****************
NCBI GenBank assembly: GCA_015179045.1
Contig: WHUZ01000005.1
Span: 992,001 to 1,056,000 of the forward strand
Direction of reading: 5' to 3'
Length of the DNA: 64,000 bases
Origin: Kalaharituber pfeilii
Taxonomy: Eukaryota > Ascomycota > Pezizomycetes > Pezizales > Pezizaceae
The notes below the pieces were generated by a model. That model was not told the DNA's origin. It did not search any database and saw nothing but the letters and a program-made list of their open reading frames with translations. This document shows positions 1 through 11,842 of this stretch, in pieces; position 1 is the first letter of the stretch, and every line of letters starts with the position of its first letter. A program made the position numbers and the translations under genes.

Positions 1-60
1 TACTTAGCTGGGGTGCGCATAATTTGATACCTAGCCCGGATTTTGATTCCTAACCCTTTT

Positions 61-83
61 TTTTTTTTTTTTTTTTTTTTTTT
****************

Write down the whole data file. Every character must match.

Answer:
NCBI GenBank assembly: GCA_015179045.1
Contig: WHUZ01000005.1
Span: 992,001 to 1,056,000 of the forward strand
Direction of reading: 5' to 3'
Length of the DNA: 64,000 bases
Origin: Kalaharituber pfeilii
Taxonomy: Eukaryota > Ascomycota > Pezizomycetes > Pezizales > Pezizaceae
The notes below the pieces were generated by a model. That model was not told the DNA's origin. It did not search any database and saw nothing but the letters and a program-made list of their open reading frames with translations. This document shows positions 1 through 11,842 of this stretch, in pieces; position 1 is the first letter of the stretch, and every line of letters starts with the position of its first letter. A program made the position numbers and the translations under genes.

Positions 1-60
1 TACTTAGCTGGGGTGCGCATAATTTGATACCTAGCCCGGATTTTGATTCCTAACCCTTTT

Positions 61-83
61 TTTTTTTTTTTTTTTTTTTTTTT